BORGER: And we just had, reality check, deficit commission came out and said, what a huge problem we have now. I personally believe Barack Obama can come out in the state of the union, call for a deficit summit, call for reforming the tax code, part of that being tax increases and try to get something done and call the Republican's bluff. Whether he does that I have no idea.

YELLIN: The left flank of his own party, they're basically stupefied that he has in their view endorsed President George W. Bush's central economic policy.

KING: The question is, has the president made the calculation the left may be mad at me, but they won't dessert me when it comes to reelection in 2012? So number one, I'm going to cut a deal with Republicans. The question is, what's the next step? Does he in the state of the union say, I'll embrace my deficit reduction commission? Let's get some cost savings in Medicare? Let's cut elsewhere across the government?

BORGER: I think he might. I mean, look, this is about leadership at this point. It's not about his left flank. It's about leading the country and making sure that he's not the one that leads the country into the ditch you used to talk about in the last campaign. He's got another ditch right now he's got to dig out of. I think it requires him to actually lead. He believes the public will reward him for it in the long term. Right now his Democrats are going to be angry about it, because the Republicans were clever.

KING: It's remarkable the number of Democrats who use the words spine saying the president doesn't have. The president says he knows he's going to get criticized he didn't want working families to get a 3,000 or $5,000 tax increase next year.

YELLIN: That's right and as he said, that's a real effect on real people. This payroll tax holiday or the reduction in the payroll tax will be felt by millions of Americans, will make a real difference. The bottom line is, it's still a long time before the re- elect. He has a long time, he can figure out how to shape a message and try to get people back on board.

BORGER: This is a political deal. Everybody understands, this is a political deal that he had to make, but the next phase is what we really need to pay attention to, what he does in the state of the union.

KING: Jessica, Gloria, thanks. The next phase is very important, and the next couple weeks. We'll see if the good will on the deal on the Republicans' side gets the president anything else.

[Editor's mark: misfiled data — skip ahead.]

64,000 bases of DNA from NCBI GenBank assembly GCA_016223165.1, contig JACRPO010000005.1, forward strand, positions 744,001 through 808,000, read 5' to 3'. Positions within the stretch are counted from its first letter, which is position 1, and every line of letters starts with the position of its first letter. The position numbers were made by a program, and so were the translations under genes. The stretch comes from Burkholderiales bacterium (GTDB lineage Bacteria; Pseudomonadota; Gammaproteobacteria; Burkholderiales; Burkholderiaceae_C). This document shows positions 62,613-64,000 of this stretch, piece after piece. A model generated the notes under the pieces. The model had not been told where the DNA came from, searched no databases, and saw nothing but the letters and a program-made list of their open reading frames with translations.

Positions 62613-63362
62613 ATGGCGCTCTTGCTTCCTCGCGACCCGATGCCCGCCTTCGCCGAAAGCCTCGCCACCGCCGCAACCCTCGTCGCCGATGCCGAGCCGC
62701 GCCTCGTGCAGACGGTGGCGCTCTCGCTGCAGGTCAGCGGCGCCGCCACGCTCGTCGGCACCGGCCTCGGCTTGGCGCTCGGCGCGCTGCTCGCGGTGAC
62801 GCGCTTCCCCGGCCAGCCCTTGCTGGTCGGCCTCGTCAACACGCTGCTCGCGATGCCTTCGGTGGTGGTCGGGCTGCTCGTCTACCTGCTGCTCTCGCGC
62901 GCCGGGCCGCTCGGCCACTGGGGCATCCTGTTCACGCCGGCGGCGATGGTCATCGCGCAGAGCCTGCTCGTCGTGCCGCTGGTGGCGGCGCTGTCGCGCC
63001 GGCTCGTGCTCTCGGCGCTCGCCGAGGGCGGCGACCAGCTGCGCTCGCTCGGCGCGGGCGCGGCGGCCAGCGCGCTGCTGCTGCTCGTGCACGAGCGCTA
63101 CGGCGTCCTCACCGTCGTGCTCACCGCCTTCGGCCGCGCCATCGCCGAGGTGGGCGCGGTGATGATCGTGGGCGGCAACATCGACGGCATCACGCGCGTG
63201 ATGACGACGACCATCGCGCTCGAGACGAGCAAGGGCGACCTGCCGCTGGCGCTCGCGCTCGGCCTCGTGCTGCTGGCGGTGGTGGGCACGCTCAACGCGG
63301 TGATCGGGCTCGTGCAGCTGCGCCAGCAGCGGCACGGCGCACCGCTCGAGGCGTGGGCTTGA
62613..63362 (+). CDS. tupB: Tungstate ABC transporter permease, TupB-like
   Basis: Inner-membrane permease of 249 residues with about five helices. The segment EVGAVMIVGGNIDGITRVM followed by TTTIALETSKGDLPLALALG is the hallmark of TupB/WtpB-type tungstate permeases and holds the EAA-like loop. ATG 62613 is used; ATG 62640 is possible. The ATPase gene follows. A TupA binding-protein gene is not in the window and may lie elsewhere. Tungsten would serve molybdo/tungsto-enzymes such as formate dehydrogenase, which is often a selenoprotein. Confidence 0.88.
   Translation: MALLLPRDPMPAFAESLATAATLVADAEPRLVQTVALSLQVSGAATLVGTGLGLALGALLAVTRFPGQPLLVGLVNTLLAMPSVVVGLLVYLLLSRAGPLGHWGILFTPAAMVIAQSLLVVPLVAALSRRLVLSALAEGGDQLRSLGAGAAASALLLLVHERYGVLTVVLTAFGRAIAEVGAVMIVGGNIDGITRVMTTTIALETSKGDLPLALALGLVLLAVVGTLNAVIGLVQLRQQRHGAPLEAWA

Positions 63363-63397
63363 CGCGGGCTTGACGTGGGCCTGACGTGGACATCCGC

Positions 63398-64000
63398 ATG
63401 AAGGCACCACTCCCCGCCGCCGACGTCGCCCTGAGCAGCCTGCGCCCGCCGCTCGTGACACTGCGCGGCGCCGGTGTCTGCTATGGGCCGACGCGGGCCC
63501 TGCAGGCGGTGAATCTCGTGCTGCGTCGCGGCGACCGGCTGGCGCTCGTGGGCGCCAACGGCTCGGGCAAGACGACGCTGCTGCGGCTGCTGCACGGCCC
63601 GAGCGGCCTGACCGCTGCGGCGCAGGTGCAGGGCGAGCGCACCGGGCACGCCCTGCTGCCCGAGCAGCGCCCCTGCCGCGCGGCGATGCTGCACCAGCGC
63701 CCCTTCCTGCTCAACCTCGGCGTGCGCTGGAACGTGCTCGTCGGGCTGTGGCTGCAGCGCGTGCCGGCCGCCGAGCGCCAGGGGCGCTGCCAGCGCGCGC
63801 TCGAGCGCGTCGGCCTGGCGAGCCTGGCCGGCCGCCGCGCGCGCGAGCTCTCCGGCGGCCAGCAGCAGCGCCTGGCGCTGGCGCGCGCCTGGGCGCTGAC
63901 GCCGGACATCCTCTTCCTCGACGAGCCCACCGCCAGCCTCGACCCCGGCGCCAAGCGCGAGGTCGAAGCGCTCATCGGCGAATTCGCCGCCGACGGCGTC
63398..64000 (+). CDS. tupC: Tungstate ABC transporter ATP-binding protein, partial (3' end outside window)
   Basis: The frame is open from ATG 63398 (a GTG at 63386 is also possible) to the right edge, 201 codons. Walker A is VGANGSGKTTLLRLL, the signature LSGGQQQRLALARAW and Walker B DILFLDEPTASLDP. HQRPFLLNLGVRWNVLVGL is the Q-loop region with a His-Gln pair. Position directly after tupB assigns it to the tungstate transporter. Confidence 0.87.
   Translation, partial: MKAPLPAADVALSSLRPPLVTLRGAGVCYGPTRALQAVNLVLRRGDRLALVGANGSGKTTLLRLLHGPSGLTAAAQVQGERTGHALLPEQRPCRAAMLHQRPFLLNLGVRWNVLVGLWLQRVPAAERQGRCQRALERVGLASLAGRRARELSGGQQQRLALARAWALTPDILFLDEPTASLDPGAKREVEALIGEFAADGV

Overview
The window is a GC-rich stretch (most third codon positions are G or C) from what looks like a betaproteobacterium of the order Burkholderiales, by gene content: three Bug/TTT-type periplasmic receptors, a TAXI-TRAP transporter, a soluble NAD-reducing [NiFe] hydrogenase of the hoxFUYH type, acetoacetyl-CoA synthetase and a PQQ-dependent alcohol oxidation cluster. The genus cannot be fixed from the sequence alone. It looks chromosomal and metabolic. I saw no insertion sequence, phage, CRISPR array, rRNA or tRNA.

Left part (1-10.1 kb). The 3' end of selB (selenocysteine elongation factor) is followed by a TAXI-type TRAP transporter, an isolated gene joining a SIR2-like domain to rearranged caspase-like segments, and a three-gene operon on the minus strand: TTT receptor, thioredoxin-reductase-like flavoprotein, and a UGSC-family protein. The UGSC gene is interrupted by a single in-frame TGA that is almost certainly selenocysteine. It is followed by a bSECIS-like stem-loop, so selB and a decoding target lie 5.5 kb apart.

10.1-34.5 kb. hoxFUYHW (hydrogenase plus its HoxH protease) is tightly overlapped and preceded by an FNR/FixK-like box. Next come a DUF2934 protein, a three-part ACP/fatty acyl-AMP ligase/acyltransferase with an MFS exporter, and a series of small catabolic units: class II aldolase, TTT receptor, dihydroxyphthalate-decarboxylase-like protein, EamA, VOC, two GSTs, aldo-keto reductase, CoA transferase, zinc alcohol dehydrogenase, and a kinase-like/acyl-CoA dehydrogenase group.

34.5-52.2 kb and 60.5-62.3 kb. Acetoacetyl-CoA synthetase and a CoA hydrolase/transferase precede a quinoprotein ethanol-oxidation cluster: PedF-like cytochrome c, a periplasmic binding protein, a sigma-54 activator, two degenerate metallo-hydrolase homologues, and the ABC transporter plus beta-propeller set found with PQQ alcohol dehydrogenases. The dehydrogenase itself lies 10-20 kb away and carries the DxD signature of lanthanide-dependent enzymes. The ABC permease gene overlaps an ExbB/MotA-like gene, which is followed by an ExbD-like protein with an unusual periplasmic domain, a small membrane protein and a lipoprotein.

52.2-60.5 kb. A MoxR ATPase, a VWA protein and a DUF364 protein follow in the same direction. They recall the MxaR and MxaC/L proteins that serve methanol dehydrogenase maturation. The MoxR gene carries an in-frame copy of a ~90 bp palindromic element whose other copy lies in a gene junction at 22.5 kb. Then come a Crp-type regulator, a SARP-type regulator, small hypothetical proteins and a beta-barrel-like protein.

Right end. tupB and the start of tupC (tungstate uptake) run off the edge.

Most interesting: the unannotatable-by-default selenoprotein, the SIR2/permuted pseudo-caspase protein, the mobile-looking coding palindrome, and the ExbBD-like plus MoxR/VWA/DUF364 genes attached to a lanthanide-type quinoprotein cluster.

So when we come back we shift. What do bipartisanship and football have in common? Pete Dominick breaks it down. (COMMERCIAL BREAK)

KING: I like Pete Dominick. Pete Dominick's a friend of mine. But the poor guy has lost his mind. What are you thinking? That's the wrong team, dude?

PETE DOMINICK, OFFBEAT REPORTER: John King I've gotten recognized in front of the camera this evening more than ever before doing this short. Everybody thinks I'm Darrelle Revis. Listen Patriots, Jets tonight. You're the Boston guy, I'm the Jets guy. In the spirit of bipartisanship, I would like to extend a compliment to Boston if you'll agree to extend a compliment to New York?


DOMINICK: Well, that didn't go as well as planned. All right. Let's forget it, all bets are off. If the Jets win tonight have you to stuff a pillow in your shirt for tomorrow's show to pretend to be Rex Ryan. If the Patriots win, I'll dress up as Tom Brady or Gizelle, one better.

KING: You'll dress up as Gizelle. I don't know. I need this job. I don't know if I could put a pillow under this thing but I'll do some Rexisms for you. Give me your prediction?

DOMINICK: Jets 24-Patriots 17 and Rich Sanchez -- Mark Sanchez will win the beauty contest.

KING: Tom Brady will win the game. It's funny you said the Jets would get 24 points. Because I wrote it down before the break. They will get 24 points but New England's going to get 28.

DOMINICK: Oh, no, that's not going to happen. That's not going to happen, John King. It's going to be a sad night for you guys, but we'll talk about it tomorrow night.

KING: We'll see you right here tomorrow. That's all for us tonight. We'll see you tomorrow we hope too. "PARKER SPITZER" starts right now.